5 Costly Mistakes Hospitality Businesses Are Making Right Now
By Tom Brialey, Owner of Action Storage
Success in the hospitality industry is becoming ever more elusive: approximately 27 pubs are closing every week; nearly half of the UK's nightclubs have shut down over the past decade and over 40,000 hotel rooms closed in the ten years up to 2013. But it's not all doom and gloom; for example, PWC predicts that this year will see the highest regional hotel occupancy ever and the highest in London this decade.
On the surface, the hospitality and food service sector runs on its staff and its environment, but look a little deeper and it's as reliant on inventory as any other industry. Whether it's haute cuisine, hard liquor or hand towels, hospitality requires a catalogue of items that have a direct impact on both customer satisfaction and the bottom line.
The industry also suffers especially from two challenges: waste and theft. Wrap estimates that food service outlets waste 920,000 tonnes of food each year, 75% of which is avoidable, and Bevinco, an international beverage auditing service, has reported that internal theft costs bars up to a staggering 26% of gross sales.
Our first tip is therefore to shine a spotlight on your inventory management practices. A quick and affordable fix is to re-evaluate your storage areas. At the least, install modern adjustable shelving systems to keep inventory well organised, or racking that encourages FIFO methods, and do what you can to control the temperature – the storage lives of most foods are cut in half by every 10°C increase. Also, ensure that high value stock areas are secured and that there’s an inventory sheet and rigid procedures in place.
In addition, it's well worth investigating inventory management software, or re-examining your current system. Many hotels are making the move from property management systems (PMS) to a more comprehensive enterprise resource planning system (ERP). Whatever you opt for, the right software can help you identify cost savings, boost productivity and collect more meaningful information about your customers.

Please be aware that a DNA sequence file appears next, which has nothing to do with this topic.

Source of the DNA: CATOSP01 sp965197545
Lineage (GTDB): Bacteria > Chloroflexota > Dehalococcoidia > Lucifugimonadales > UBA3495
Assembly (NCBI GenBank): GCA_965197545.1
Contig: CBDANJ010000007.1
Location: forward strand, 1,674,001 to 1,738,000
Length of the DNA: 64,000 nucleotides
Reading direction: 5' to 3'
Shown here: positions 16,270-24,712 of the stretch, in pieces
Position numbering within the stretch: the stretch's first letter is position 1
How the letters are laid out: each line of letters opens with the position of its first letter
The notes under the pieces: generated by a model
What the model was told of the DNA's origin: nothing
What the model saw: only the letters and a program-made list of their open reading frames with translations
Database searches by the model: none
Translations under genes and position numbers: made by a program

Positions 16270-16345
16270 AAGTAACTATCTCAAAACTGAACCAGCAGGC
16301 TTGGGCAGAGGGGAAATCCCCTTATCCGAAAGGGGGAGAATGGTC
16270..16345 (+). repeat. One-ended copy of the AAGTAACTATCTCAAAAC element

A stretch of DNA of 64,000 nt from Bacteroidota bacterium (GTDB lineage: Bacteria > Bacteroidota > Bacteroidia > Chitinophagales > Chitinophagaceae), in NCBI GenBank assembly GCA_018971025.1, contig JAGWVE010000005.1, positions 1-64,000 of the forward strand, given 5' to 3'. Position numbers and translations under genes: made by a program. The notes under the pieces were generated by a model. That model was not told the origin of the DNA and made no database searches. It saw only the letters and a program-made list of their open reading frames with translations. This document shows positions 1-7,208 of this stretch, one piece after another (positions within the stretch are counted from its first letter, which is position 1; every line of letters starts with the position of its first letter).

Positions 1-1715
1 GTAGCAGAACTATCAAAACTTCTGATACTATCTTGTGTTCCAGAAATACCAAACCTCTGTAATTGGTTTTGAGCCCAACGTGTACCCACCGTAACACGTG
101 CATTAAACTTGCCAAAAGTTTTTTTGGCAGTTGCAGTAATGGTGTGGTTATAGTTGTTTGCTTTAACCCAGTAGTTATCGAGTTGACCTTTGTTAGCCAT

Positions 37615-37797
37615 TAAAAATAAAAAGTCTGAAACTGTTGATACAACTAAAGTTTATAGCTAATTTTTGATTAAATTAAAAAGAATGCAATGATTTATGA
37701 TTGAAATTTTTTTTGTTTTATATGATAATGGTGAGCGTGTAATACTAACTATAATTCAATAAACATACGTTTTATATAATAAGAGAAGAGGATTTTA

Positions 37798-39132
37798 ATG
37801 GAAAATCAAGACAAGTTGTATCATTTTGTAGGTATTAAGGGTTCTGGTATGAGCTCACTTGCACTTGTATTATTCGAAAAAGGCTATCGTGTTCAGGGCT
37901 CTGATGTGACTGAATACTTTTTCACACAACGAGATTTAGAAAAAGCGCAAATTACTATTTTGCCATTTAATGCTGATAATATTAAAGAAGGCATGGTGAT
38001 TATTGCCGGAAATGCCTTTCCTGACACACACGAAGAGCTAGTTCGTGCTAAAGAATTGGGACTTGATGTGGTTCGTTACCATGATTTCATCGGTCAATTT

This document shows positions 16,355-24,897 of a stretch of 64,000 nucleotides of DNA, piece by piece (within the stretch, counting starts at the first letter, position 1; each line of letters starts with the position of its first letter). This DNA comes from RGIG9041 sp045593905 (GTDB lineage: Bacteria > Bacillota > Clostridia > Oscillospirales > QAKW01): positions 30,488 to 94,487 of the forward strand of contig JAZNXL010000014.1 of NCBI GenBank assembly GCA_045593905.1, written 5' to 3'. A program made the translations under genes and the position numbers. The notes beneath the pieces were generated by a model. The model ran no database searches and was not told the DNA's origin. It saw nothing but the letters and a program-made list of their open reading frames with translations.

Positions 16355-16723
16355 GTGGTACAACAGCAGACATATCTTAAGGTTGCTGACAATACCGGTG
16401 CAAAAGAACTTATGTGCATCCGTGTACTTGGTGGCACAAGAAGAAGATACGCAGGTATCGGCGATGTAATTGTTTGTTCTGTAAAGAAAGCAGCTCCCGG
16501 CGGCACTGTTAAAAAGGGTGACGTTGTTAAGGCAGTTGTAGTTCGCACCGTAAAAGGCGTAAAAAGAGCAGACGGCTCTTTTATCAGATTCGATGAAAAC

Rethink Cost Cutting
The hospitality industry has always operated on painfully small margins, which has often meant ruthless cost cutting when times are tough. Conventional wisdom has led many to target labour costs first, making reduced wages or staff losses a common fall back for struggling businesses. However, times are changing: April will see the minimum wage increased to £7.20, and this will rise to over £9 by 2020. More than half of employees in the hotel and restaurant sectors are paid less than £7 per hour.
Of course, some of this will have to be passed on to consumers, particularly as many have been discounting rates since 2008. Sadly, some job losses also look inevitable. However, with wage rises set to be a long term pressure, the industry is going to have to rethink its cost-cutting strategies. Unless you're already overstaffed, simply dropping employees at the required rate will have a serious impact on overall service levels, which could damage your revenue over time.
The answer is likely to be a shift in focus away from labour quantity and towards labour quality. Productivity, ever critical, is primed to take centre stage. The first step is to optimise your labour schedule. Hospitality is unpredictable, and a certain amount of guesswork will always be required, but scheduling to good demand forecasts can result in much greater productivity and massive savings. If you rely on the same schedule each week, it's time to re-evaluate.
You might also consider cross-training your staff, refining your workspace layout, automating processes or introducing fair incentives for employees. Fundamentally, the goal is to build a more intelligent, positive working culture that does more with less.
Keeping with the Times
There's no doubt that technology has had a huge impact on hospitality over the past decade, from customer facing innovations in web design and social media to backroom solutions like improved analytics and cloud/SaaS software options. Yet adoption has been patchy at best.
An Adobe study found that hospitality websites are one of the highest performing in terms of minutes per visit and bounce rates, beaten only by media and entertainment sites. On the other hand, a cursory glance around the web will reveal a great deal of hate towards the glut of outdated sites. As late as 2012, a third of UK restaurants didn't even have a website. Our next tip then is to make sure you're on the winning side.